I sat in the same living room as Hasty. Well, not the same living room, but you know what I mean. I have no words today. I’ve just been punched in the stomach by this, because I grew up with this man. Hasty echoes my fear that if Robin Williams, who got to spend the better part of his life doing what he loved; what he was GOOD AT — a lucky, charmed life, some might say — if he could succumb, then what chance do I have? Me, who drudges through the daily grind wishing, hoping, dreaming that I could be anywhere but here? I’m afraid. And sad. And brokenhearted. I’ll be logging off today. I can’t really bring myself to spend the whole day talking about this or crying about this, or reading about this. Robin’s family is going through so much right now, and all of you are, too. I’ve read anger, disappointment, sympathy, apathy, blame, condemnation, understanding, hatred, love, nostalgic reminiscences — all of this is part of the grieving process. Please understand that suicides aren’t (usually) trying to hurt those around them. You can’t paint all with the same brush. Are some suicides selfish? Absolutely. But more often than not, it is to ease the person’s own suffering, and ease the burden they feel they’re putting on others. We do this to ourselves, this loneliness. I am a lonely person sometimes, and I do it to myself, and that’s what really hurts. Just reach out. Smile at a friend. Smile at a stranger. Say hello. Go against all our anti-social training and make a stranger smile. We (here I am admitting I am weak and needy) need those of you who don’t experience this social anxiety, this utter uncontrollable self-loathing — we need you to bring us into the light, show us how to be. And we need you to understand when we’re not comfortable at first. We need you to keep trying. Don’t let us fade away. Don’t let us hide away in the dark, wrestling with demons that will ultimately destroy us. Please. Please. Please.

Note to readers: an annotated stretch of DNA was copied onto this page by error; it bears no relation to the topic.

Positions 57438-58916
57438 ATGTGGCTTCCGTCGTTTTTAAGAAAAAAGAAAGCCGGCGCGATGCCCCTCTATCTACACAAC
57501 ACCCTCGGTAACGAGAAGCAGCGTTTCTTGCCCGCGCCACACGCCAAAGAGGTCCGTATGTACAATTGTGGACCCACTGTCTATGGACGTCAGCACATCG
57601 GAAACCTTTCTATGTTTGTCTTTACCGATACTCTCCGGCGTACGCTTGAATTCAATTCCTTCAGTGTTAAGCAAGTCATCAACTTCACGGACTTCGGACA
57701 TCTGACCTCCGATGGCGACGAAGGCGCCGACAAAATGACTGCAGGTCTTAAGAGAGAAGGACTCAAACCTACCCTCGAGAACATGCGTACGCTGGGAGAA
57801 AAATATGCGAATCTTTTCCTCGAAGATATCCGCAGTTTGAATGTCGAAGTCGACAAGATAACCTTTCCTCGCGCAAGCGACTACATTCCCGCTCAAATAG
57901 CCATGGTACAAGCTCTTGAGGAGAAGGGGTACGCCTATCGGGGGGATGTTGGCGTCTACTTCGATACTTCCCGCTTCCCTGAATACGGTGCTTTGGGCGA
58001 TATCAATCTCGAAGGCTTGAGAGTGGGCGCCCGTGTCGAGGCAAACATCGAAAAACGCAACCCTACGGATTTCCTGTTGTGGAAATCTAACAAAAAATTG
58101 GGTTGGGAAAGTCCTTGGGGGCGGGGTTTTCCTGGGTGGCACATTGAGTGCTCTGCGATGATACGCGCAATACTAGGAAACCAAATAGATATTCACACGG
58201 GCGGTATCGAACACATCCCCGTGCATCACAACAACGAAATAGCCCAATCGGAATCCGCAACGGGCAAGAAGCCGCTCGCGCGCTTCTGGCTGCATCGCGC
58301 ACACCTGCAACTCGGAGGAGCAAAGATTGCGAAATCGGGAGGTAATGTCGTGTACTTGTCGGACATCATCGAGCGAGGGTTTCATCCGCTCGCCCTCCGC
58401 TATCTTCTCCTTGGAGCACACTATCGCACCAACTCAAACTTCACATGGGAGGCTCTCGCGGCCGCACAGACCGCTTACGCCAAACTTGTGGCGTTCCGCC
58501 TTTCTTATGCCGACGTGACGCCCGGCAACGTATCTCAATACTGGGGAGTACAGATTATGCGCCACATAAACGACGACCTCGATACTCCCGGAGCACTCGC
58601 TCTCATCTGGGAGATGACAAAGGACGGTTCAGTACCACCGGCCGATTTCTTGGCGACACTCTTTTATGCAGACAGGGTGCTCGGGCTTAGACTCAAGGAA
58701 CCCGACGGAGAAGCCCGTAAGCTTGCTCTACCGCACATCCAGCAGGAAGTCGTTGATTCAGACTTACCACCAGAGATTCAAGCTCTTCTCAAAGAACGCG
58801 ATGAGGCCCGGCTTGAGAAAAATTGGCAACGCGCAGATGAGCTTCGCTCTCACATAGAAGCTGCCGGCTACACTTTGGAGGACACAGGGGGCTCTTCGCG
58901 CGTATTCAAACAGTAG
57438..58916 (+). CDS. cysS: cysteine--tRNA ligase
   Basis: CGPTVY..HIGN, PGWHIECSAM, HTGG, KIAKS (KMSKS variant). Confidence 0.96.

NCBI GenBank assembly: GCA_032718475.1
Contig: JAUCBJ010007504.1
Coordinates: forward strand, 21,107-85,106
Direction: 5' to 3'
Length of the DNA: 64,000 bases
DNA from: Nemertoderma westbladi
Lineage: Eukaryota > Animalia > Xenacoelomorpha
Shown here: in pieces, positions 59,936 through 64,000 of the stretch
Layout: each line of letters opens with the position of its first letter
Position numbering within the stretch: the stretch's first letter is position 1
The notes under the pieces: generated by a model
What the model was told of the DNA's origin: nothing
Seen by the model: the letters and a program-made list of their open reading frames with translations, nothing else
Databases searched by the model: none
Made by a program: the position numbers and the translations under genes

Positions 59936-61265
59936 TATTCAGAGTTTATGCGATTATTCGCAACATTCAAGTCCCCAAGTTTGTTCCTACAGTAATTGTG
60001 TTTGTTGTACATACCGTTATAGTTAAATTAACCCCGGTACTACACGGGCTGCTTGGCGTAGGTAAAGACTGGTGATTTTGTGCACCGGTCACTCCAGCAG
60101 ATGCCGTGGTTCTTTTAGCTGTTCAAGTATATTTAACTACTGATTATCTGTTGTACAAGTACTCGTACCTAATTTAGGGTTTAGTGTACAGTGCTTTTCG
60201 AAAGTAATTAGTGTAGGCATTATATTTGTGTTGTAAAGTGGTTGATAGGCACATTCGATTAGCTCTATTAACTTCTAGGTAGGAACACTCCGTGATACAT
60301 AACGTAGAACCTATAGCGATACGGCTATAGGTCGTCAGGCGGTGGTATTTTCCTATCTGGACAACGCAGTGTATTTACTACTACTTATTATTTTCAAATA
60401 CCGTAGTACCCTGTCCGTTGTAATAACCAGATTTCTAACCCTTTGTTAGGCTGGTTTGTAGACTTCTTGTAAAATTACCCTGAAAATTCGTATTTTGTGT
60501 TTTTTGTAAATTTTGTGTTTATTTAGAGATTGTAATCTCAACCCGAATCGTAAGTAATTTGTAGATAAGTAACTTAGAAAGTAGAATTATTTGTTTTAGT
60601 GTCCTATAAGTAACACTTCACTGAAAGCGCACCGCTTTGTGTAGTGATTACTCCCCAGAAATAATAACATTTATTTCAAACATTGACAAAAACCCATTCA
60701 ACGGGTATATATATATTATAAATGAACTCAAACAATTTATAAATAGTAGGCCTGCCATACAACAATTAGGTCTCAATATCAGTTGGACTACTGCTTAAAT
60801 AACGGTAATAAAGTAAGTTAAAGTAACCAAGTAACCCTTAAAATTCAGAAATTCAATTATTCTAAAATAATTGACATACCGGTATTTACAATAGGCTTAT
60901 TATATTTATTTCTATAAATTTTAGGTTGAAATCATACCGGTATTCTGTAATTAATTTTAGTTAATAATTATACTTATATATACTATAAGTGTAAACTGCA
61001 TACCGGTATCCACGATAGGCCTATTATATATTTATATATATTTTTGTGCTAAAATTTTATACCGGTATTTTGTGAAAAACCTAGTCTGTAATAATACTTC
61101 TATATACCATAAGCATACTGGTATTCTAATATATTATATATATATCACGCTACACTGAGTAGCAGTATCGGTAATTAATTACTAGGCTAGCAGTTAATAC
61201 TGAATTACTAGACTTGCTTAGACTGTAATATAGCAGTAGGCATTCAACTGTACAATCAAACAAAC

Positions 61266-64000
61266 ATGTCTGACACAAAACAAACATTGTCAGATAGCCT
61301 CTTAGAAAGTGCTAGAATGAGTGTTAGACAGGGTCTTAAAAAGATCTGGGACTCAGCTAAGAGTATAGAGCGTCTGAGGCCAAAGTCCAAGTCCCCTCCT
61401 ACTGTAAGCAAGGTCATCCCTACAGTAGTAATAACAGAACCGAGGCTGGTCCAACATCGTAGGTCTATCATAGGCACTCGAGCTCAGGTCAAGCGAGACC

I am often saddened when a celebrity takes their life but when I heard Robin Williams may have committed suicide I cried.  If this famously funny man, who made millions of people laugh, couldn’t fight depression then what chance do any of us have?

Robin Williams was pretending to be an alien when I was around eight years old.  I didn’t understand the humor but his personality, his mannerisms, his impersonations were mesmerizing. Watching him was like going to the circus and watching a dozen different clowns inhabit the same body.  I will always remember him as the quirky alien in a stripped shirt, rainbow suspenders, and an extremely furry body.  But the most memorable thing about him was his smile and how it touched his eyes.


He was like static electricity, a live wire, on the comedy stage and had the most brilliant dirty humor.  Robin Williams was the…

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6 responses to “SPARK OF MADNESS

  1. Imagine what the people who were close to him are feeling today. They’ll be tearing their eyes out that they missed the opportunity to intervene and to stop this from happening. Suicide destroys more than one life.

    A lot of people are going to feel empty today. The world is a little less bright.

  2. Helena, Eloquent eulogy of Robin Williams. I too will miss his humor. When he was on or in a show/movie, the screen was a little bit brighter – more funny and just better! Darn-it-all, I agree that with all the money and people that loved or took care of him – why did his misery reach such a level? We’ll never know, but for a short while, the world was better because of him! Nan

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